Pittsburgh (Pennsylvania, United States) (search for this): chapter 2
same way defeated the Whigs when they were supporting a slaveholder from Kentucky (Clay), and a man who, in his time, did more for the upbuilding of slavery than any other person in America, it would appear that the score of responsibility on their part was fairly evened up. In citing the action of Joshua R. Giddings as an anti-third-party man, Mr. Roosevelt is not altogether fortunate. Subsequent to the presidential campaign of 1844, the third-party Abolitionists held a convention in Pittsburg, in which Giddings was a leading actor. As chairman of the committee on platform, he submitted a resolution declaring that both of the old parties were hopelessly corrupt and unworthy of confidence. The Abolitionists could not see that they were under obligation to either of the old parties, believing they could do far better service for the cause they championed by standing up and being counted as candidates honestly representing their principles. They fought both of the old parties,
United States (United States) (search for this): chapter 2
hands of the slaveholders. He was what the Abolitionists described as a doughface --a Northern man with Southern principles. As presiding officer he gave the casting vote in the Senate for the bill that excluded Anti-Slavery matter from the United States mails, a bill justly regarded as one of the greatest outrages ever perpetrated in a free country, and as holding a place by the side of the Fugitive Slave Law. True, he afterwards — this was in 1848,--like Saul of Tarsus, saw a new light andell them. But as the Abolitionists, four years earlier, in the same way defeated the Whigs when they were supporting a slaveholder from Kentucky (Clay), and a man who, in his time, did more for the upbuilding of slavery than any other person in America, it would appear that the score of responsibility on their part was fairly evened up. In citing the action of Joshua R. Giddings as an anti-third-party man, Mr. Roosevelt is not altogether fortunate. Subsequent to the presidential campaign
Georgia (Georgia, United States) (search for this): chapter 2
ral Constitution. There might have been and probably would have been considerable discussion, ending in a protest, more or less ringing, when slavery was permitted to overstep the line marked out by the Missouri Compromise. There might even have been another settlement. But no such adjustment would have seriously impeded the northward march of the triumphant Slave Power. Indeed, in that event it is more than probable that ere this the legal representatives of the late Robert Toombs, of Georgia, would, if so inclined, have made good his boast of calling the roll of his slaves at the foot of Bunker Hill monument. So far we have dealt with Mr. Roosevelt's indictment of the Abolitionists for abandoning the old pro-slavery political parties, and undertaking to construct a new and better one. That, in his judgment, was a political crime. But he charges them with another manifestation of criminality which was much more serious. He accuses them of hostility to the Union, which was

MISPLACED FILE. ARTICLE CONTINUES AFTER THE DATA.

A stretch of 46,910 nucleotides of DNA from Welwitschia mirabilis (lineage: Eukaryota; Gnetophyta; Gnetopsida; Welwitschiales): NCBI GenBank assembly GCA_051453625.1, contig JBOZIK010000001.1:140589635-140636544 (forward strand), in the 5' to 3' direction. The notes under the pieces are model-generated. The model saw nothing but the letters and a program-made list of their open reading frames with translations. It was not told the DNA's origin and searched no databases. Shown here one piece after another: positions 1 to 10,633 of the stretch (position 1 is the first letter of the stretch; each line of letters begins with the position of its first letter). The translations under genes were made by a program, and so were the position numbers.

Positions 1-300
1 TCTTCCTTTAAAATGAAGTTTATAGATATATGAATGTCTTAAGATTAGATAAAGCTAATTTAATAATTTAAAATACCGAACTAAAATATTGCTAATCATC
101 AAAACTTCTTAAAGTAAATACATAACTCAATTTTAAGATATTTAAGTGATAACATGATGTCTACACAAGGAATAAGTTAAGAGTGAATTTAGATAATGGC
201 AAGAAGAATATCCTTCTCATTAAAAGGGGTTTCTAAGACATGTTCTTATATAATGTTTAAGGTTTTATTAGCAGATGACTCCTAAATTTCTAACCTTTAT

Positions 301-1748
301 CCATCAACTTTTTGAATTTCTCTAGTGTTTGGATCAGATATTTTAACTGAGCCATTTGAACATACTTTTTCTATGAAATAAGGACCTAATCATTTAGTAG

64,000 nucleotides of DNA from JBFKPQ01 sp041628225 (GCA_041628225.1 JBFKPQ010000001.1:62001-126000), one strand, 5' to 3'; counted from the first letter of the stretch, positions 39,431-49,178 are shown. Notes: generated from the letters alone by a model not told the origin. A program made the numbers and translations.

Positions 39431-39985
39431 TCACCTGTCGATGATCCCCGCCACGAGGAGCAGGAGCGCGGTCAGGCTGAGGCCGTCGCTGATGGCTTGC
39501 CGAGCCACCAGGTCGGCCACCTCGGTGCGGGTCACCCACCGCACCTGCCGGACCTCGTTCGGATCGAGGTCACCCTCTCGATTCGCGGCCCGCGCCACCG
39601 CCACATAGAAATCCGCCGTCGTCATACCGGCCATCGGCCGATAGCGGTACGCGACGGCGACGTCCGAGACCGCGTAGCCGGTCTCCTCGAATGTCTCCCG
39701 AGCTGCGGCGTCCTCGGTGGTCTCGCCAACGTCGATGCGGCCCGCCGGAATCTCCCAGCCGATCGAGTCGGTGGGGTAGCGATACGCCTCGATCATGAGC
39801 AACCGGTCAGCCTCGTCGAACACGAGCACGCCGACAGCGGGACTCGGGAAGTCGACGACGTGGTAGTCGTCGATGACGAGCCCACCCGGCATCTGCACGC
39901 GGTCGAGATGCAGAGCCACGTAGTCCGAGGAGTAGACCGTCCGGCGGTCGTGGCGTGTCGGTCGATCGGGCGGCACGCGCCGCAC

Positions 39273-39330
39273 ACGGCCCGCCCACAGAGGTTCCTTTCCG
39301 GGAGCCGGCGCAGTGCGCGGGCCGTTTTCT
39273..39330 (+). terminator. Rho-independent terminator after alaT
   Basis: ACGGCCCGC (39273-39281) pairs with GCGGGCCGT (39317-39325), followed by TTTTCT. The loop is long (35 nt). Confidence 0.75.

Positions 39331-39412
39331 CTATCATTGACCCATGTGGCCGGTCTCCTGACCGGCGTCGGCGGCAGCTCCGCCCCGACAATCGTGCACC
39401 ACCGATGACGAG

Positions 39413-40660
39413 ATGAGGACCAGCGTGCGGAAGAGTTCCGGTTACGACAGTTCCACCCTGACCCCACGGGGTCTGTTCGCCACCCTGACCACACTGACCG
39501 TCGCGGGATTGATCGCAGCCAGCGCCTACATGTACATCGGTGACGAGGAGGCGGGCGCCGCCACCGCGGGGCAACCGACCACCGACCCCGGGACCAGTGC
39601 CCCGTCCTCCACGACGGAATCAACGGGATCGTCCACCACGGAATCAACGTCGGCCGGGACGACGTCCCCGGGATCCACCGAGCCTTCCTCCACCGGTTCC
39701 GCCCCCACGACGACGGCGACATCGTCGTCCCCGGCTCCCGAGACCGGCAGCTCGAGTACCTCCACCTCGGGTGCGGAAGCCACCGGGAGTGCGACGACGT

William Lloyd Garrison (search for this): chapter 2
ostility to the Union, which was disloyalty and treason. The evidence offered by him in support of his accusation was the Anti-Unionist position taken by William Lloyd Garrison, who branded the Union as a league with hell, and some of his associates. But Garrison was not a leader, or even a member, of the third or Liberty party.Garrison was not a leader, or even a member, of the third or Liberty party. He denounced it almost as bitterly as Mr. Roosevelt. Garrison was a Quaker, a non-resistant, and a non-voter. He relied on moral suasion. He saw no salvation in politics. The formation of a new Anti-Slavery party excited his fiery indignation. He declared that it was ludicrous in its folly, pernicious as a measure of poliGarrison was a Quaker, a non-resistant, and a non-voter. He relied on moral suasion. He saw no salvation in politics. The formation of a new Anti-Slavery party excited his fiery indignation. He declared that it was ludicrous in its folly, pernicious as a measure of policy, and useless as a political contrivance. Far and away the most potential member and leader of the political Abolitionists was Salmon P. Chase. Instead of denouncing the Constitution as a league with death and hell, he claimed that it was an Anti-Slavery document and should be so construed. As for the Union, by his service
ng the saloon-keepers themselves, the most efficient allies on whom intemperance and the liquor traffic can count. Anti-Slavery men like Giddings, who supported Clay, were doing a thousandfold more effective work for the cause they had at heart than all the voters who supported Birney; or, to speak more accurately, they were doing all they could to advance the cause, while the others were doing all they could to hold it back. Lincoln in 1860 occupied more nearly the ground held by Clay than that held by Birney; and the men who supported the latter in 1844 were the prototypes of those who worked to oppose Lincoln in 1860, and only worked less hard becauey actually did tell them. But as the Abolitionists, four years earlier, in the same way defeated the Whigs when they were supporting a slaveholder from Kentucky (Clay), and a man who, in his time, did more for the upbuilding of slavery than any other person in America, it would appear that the score of responsibility on their pa